Coldplay released a new album this week and didn’t license subscription services such as Spotify to play it, a strategy that is raising concern for on-demand services. There’s been a debate brewing about the wisdom of offering brand new releases through on-demand subscription services and whether that has an impact on song and album sales.
After withholding their new album Mylo Xyloto from Spotify, Coldplay sold more digital albums that ever before in the UK – something that doesn’t bode well for on-demand services like Spotify. DMN reports that Coldplay sold more than 200,000 units in the UK alone, 40% of which were digital sales. Figures from US sales were not yet available.
Services like Spotify, Rdio, Rhapsody and MOG offer on demand song plays for a monthly subscription fee. But artists have been unhappy with the payouts from these services, and some are removing their new albums, or even their entire catalog from the playlists of some streaming services.
In a story on this topic, CNET quoted artist and indie label owner Sam Rosenthal pointing out that 5000 song plays on Spotify would earn him $6.50. An artist would earn $.20 per song download on iTunes, or $1000 for the same number of song sales.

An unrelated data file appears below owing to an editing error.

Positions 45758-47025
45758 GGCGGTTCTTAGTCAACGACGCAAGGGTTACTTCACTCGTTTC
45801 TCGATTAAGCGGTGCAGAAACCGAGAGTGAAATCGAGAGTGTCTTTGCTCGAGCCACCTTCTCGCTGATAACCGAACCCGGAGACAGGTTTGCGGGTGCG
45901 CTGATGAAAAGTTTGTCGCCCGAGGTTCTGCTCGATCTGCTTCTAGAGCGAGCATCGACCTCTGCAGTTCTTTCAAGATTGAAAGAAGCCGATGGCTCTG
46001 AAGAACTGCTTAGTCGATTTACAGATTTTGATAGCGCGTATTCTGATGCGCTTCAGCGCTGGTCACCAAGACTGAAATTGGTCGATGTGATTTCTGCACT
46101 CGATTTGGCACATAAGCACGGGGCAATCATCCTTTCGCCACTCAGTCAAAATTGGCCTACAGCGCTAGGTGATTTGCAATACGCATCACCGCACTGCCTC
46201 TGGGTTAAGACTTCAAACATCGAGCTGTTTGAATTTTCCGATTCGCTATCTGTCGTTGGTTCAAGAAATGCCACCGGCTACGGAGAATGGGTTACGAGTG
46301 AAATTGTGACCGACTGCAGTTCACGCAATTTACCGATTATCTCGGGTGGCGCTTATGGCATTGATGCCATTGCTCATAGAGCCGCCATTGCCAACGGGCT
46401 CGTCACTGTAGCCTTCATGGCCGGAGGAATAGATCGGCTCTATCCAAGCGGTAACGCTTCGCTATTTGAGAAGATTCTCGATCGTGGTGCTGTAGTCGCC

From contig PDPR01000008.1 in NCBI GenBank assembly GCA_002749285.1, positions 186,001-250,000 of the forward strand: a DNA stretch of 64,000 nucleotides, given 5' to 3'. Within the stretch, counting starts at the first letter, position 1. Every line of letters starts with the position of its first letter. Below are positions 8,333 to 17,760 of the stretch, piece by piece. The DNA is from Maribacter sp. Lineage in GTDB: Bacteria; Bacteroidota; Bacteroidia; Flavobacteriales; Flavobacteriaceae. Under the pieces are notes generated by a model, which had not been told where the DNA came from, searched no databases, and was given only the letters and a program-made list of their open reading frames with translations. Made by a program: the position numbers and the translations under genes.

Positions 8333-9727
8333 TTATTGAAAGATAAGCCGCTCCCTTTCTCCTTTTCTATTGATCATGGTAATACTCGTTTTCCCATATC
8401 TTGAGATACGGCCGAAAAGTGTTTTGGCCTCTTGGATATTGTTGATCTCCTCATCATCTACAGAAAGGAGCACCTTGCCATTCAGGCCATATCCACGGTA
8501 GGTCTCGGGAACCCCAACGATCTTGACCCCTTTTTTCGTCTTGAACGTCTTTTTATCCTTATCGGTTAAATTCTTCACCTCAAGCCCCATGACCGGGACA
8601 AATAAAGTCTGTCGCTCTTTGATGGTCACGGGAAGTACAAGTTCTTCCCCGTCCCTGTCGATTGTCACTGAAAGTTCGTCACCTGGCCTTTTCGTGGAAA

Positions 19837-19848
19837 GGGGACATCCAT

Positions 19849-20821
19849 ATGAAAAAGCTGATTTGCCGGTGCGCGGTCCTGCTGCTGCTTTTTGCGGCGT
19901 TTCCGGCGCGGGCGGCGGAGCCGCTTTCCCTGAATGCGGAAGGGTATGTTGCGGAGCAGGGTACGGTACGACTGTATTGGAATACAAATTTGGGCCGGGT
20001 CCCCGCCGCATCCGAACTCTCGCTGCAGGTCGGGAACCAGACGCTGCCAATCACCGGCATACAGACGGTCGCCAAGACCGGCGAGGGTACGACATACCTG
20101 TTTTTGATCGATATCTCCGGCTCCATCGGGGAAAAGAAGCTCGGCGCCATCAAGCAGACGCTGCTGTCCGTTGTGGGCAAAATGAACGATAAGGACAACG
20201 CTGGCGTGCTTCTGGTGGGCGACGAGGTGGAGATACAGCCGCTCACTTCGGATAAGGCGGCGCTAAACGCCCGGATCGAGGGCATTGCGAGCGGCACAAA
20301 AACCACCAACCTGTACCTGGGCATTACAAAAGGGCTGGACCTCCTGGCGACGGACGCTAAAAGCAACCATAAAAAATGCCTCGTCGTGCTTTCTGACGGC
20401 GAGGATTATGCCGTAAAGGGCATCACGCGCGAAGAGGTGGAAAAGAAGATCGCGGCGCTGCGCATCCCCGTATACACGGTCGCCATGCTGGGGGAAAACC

But does an on demand song play on Spotify replace a song download? That’s a good question and one that no one can really answer. In the CNET article, Jon Irwin of Rhapsody claims that rather than cannibalizing song sales, on demand services are cannibalizing piracy – that inexpensive subscription services appeal to the younger listener who used to download all their music illegally and now pay a monthly fee instead.
Unfortunately, higher song sales for Coldplay after holding back their new album from Spotify doesn’t help on demand services make that point…